"For any errors made by our order in the past, we do apologize," said director Margarita Martinez. "We are sorry these young women have suffered and been harmed in any way."
In an email response to AP, Martinez noted that not all students experienced the same "level of negativity" as those who wrote the letter, and that regardless the movement was listening to everyone's experiences as it undergoes a process of Vatican-mandated reform.
Megan Coelho, 30, recalled how pairs of consecrated women would visit her regularly as a child in northern California where she was homeschooled; they told her tales of the wonderful high school in Rhode Island where she might find a vocation and grow closer to God. Coelho, who wanted to be a nun, left home when she was 14 to join.
By junior year, the occasional migraines she had suffered became frequent and debilitating as pressure to conform to the rules and highly structured schedule increased. The migraines would paralyze one side of her body, making her collapse at times. She developed facial tics. Her eyesight became blurry.
"As sweet as they (her consecrated directors) were I was counseled not to tell my parents about it because then my parents would take me home," she said, referring to the movement's goal of keeping members at almost any cost. "No one contacted my family. Nobody took me to the ER or got me a doctor's appointment."
Eventually, Coelho got so sick she returned home, and the migraines stopped. Feeling better she returned, only to suffer a migraine her first day back. She left for good six months before graduation.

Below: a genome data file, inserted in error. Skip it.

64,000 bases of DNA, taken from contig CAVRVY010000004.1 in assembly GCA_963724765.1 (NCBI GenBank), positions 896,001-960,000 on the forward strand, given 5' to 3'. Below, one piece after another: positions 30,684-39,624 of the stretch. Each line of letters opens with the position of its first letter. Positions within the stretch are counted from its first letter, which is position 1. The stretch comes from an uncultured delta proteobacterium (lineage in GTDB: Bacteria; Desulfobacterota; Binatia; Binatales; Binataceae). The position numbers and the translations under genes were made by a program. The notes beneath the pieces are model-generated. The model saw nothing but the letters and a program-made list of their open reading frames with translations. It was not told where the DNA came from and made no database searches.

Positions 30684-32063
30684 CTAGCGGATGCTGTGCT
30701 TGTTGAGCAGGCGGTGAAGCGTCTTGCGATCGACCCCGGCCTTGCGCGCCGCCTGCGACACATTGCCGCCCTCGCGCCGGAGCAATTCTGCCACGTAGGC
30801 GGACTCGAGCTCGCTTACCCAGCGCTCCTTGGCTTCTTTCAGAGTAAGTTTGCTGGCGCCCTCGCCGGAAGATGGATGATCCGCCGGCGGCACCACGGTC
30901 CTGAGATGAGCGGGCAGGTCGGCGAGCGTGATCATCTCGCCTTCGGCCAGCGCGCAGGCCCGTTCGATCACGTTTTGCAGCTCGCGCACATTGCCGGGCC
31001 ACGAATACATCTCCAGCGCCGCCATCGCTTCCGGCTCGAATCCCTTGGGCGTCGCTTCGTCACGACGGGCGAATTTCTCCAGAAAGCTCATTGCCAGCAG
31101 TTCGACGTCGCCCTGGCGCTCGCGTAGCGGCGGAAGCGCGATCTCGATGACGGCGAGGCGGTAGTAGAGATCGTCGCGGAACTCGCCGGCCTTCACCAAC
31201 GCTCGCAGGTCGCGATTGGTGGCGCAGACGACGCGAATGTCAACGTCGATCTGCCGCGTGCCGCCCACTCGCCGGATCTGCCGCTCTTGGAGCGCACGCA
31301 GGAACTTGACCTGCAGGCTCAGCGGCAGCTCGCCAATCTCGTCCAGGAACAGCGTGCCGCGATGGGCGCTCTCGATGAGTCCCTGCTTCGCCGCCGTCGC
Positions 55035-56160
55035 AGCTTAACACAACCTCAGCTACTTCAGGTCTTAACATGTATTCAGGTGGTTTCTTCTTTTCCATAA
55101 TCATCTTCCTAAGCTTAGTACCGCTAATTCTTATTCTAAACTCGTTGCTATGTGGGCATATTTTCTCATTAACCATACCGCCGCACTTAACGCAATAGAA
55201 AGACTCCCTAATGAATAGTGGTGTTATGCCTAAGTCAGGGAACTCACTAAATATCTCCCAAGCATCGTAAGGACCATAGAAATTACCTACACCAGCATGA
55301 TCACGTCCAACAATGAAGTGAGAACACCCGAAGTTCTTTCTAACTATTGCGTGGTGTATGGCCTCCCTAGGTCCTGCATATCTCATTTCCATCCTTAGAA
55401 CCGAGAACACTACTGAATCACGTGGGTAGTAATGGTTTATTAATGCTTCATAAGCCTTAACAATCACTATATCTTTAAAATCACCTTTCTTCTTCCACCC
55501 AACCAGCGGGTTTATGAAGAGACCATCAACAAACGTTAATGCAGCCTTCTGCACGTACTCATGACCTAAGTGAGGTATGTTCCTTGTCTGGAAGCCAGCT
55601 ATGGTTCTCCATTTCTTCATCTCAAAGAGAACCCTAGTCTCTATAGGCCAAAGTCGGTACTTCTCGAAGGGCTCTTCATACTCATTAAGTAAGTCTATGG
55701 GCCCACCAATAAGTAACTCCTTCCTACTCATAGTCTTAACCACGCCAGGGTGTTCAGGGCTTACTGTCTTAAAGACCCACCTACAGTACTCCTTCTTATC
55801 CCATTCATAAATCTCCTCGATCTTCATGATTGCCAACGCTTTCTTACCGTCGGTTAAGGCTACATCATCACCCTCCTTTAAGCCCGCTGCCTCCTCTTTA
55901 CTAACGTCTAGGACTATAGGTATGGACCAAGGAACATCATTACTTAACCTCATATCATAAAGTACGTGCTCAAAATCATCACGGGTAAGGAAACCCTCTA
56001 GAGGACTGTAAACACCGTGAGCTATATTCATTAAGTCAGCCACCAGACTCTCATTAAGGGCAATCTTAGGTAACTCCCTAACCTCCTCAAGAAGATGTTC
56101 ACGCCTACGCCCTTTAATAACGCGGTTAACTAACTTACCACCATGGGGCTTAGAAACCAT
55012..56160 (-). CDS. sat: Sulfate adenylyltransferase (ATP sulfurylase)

Coehlo's story is the first on a blog she and other former pre-candidates, as the girls were known, started this past spring, a seemingly cathartic experience since many had never shared their pain with their onetime classmates. The blog, www.49weeks.blogspot.com , is an astonishing read — testimony of a twisted and cruel methodology applied to girls at their most vulnerable age, when even under normal circumstances girls are prone to self-esteem issues, peer pressure and bouts of depression.
Instead of finding support from friends and family, these teenagers were isolated from their families 49 weeks a year, told to unquestioningly trust their spiritual directors and confide only in them. Obedience to the minutest of rules, they were taught, reflected their acceptance of God's will.
They write about their feelings of inadequacy, humiliation and loneliness, and of idolizing their smiling consecrated counselors. They paint the depths of their depression when seemingly overnight they were told they didn't have a vocation and should go home.
"Looking back, I was suicidal," said Sarita Duffy, now a 28-year-old mother of three in Fort Cambpbell, Kentucky. "I never took a bottle of pills or slit my wrists, but I was fully content with the possibility of never waking up again."
In a phone interview, Duffy said she equated being rejected by the movement with being rejected by God, and lost her Catholic faith for years as a result. She acknowledged she can't blame the movement for all her problems but said the "zero self-worth" she felt after being rejected precipitated her descent into depression and rebellion.
"Why do you hate me God? I hate me," Duffy wrote in her journal on June 10, 2002, four years after she entered as a freshman and about a week before she received the final "no" to work in the movement's missionary program.